SINGAPORE: The Public Transport Council (PTC) has announced the first fare hike for buses and trains in two years.
After deciding against increasing fares in last year's fare review exercise due to the COVID-19 pandemic, the PTC opted in this year's review to grant the maximum allowable increase of 2.2 per cent.
To find out what this means for you, read on to keep up with the fare changes.
When the increase kicks in on Dec 26, adult commuters paying by card will pay 3 cents more for journeys of up to 14.2km, and an additional 4 cents for journeys longer than 14.2km.
This means a trip between the Sengkang and Raffles Place stations, which is about 14.2km, will cost S$1.67 for adult commuters using travel cards, up from S$1.64 currently.
Meanwhile a trip from Boon Lay to Pasir Ris on the East-West Line will increase from S$2.13 currently to S$2.17 in the future.
Feeder services will also increase by 3 cents.
STUDENTS, SENIOR CITIZENS AND PERSONS WITH DISABILITIES
Students and senior citizens fall under the group of people under concessionary fares, along with those with disabilities and lower-wage workers.
Card fares will rise for this group as well, but will be capped at a 1 cent increase, on a per journey basis.
"Around 2 million commuters, or more than half of all Singaporeans, will continue to enjoy subsidised fares of up to 70 per cent off adult fares," said the PTC.
Low-wage workers will continue to enjoy discounts of up to 25 per cent off adult fares, said the Transport Ministry in a release.
Fares for commuters with disabilities will continue to be pegged to that of seniors, or up to 55 per cent off adult fares.
CASH FARES, MONTHLY CONCESSION OR TRAVEL PASS USERS
Prices for monthly concession and travel passes will remain unchanged.
A hybrid monthly concession pass for primary school students currently costs S$43.50, while that for secondary and polytechnic students is S$54, and S$90.50 for university students and Full-time National Serviceman. Senior citizens pay S$64.
Monthly travel passes for adults cost S$128.
Those who use cash to pay for their bus fares or purchase single trip tickets for train journeys will also enjoy unchanged fares.
Currently, bus fares (trunk services) and single trip MRT and LRT tickets for adults start at S$1.70 for shorter journeys of up to 3.2km, rising to S$2.80 for longer journeys.
MORE PUBLIC TRANSPORT VOUCHERS TO HELP HOUSEHOLDS IN NEED
The PTC on Wednesday also announced that the Government will provide a total of 600,000 Public Transport Vouchers - the largest number of such vouchers available to date to help cushion the impact of the fare adjustment for eligible households.
The vouchers are valued at S$30 and can be used to top up fare cards or buy monthly concession passes.
This year's Public Transport Vouchers exercise will cover resident households with monthly household income per person of not more than S$1,600, compared with S$1,200 in the 2019 distribution.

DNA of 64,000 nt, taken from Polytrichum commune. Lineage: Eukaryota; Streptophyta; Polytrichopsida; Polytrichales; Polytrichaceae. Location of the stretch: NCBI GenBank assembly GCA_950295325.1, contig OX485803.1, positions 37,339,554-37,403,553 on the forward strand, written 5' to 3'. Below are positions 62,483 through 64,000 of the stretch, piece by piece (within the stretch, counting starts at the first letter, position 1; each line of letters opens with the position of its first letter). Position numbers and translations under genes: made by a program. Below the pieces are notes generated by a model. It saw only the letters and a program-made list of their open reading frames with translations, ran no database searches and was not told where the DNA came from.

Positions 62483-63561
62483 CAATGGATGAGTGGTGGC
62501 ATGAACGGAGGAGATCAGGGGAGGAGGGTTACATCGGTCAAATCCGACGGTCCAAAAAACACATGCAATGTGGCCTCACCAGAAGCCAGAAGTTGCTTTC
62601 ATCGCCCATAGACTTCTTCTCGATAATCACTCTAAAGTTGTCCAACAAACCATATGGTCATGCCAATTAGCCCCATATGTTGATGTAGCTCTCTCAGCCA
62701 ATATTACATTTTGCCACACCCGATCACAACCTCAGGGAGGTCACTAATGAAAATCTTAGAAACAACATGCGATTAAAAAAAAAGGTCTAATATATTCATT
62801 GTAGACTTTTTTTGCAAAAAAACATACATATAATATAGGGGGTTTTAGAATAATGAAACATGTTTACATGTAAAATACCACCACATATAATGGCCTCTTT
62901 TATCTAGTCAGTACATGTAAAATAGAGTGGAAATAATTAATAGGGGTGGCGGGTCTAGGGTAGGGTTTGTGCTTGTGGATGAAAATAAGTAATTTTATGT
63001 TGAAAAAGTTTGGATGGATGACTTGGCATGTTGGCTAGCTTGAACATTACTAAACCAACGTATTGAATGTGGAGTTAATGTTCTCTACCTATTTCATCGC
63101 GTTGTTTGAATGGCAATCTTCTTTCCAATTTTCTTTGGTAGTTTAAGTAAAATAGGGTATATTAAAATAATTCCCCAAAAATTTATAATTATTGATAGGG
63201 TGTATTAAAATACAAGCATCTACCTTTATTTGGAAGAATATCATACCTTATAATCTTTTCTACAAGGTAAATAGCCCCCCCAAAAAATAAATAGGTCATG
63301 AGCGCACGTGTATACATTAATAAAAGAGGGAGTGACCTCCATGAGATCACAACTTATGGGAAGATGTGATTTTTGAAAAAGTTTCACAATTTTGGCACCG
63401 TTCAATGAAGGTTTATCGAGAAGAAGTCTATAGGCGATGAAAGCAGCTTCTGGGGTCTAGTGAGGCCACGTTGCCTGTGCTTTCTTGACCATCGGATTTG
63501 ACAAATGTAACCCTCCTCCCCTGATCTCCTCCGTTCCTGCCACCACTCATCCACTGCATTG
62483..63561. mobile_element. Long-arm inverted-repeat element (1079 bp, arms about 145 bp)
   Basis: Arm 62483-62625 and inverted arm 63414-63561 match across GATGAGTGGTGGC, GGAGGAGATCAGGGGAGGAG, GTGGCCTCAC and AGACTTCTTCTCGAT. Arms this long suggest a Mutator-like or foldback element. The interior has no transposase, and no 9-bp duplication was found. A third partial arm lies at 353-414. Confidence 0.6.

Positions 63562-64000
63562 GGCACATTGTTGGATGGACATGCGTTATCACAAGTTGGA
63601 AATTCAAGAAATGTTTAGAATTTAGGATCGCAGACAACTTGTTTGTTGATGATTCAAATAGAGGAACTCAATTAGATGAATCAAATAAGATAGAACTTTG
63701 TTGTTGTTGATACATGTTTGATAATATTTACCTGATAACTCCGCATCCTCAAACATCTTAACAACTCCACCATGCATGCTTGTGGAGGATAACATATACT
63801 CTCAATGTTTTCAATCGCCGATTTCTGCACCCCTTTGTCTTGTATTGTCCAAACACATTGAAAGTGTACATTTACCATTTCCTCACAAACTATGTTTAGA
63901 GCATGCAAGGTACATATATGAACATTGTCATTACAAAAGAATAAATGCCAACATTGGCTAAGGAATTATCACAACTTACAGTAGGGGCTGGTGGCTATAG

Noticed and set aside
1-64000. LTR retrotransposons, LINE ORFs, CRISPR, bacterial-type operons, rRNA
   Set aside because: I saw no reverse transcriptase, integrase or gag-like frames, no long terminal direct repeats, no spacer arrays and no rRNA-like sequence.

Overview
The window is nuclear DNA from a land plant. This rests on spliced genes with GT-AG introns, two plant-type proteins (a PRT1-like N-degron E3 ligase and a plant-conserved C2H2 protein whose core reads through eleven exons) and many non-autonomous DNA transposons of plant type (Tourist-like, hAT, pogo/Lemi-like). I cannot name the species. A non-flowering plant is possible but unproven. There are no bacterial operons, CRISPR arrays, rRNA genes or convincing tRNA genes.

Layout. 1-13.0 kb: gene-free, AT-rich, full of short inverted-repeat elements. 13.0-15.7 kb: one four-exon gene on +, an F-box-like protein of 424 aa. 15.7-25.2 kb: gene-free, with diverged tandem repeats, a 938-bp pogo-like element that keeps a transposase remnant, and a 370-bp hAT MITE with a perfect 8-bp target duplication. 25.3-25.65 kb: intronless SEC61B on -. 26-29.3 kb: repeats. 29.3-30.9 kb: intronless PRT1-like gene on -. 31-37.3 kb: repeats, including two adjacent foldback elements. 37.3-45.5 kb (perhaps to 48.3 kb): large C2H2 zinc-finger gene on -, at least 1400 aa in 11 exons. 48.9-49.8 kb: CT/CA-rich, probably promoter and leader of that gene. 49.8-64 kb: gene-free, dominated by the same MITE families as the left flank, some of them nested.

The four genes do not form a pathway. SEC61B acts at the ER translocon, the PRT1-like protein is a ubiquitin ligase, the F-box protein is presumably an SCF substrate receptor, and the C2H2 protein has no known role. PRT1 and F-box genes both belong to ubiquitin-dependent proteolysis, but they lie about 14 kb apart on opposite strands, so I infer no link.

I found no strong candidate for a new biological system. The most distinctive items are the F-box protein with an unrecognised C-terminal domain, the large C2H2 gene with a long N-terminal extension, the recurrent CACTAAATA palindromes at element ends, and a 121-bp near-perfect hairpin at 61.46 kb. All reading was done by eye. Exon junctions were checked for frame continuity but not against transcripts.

In a joint press release, the Transport Ministry and People's Association said that this is "in view of the exceptional impact COVID-19 has had on many households".
Taking safe management measures into account, the vouchers will be disbursed in two stages.
In the first stage, households that received the vouchers in 2019 will automatically receive a notification letter through the mail, without having to apply. This will be done by end-December.
In the second stage, which will start from early 2022, households that meet the higher income criteria but did not receive a voucher in the first stage can apply for them online.
In the final stage, those who prefer to apply in person or require additional help can apply at their local community centre.
All vouchers must be redeemed by Mar 31, 2023.
WHY ARE FARES BEING INCREASED?
Public transport ridership has fallen "drastically" since the onset of the COVID-19 pandemic, leading to lower fare revenue, said the PTC.
Despite that, trains and buses have continued operating largely at pre-COVID-19 operating hours and frequencies, in order to cause minimal inconvenience to commuters, said PTC.
Adding to that, public transport operators have also seen costs go up "significantly", because of measures taken during the pandemic to keep commuters safe. These include cleaning and disinfecting regimes and deploying service ambassadors to promote good public safety practices, the council added.
"In 2020, both rail operators would have incurred significant losses if not for the broad-based Government support," PTC said.
The PTC said it decided to grant the fare increase to help public transport operators "mitigate the costs of running public transport services".
It added that these operators have also faced rising cost pressures amid Singapore's economic recovery, noting that energy prices in particular had risen by more than 30 per cent in the first half of 2021.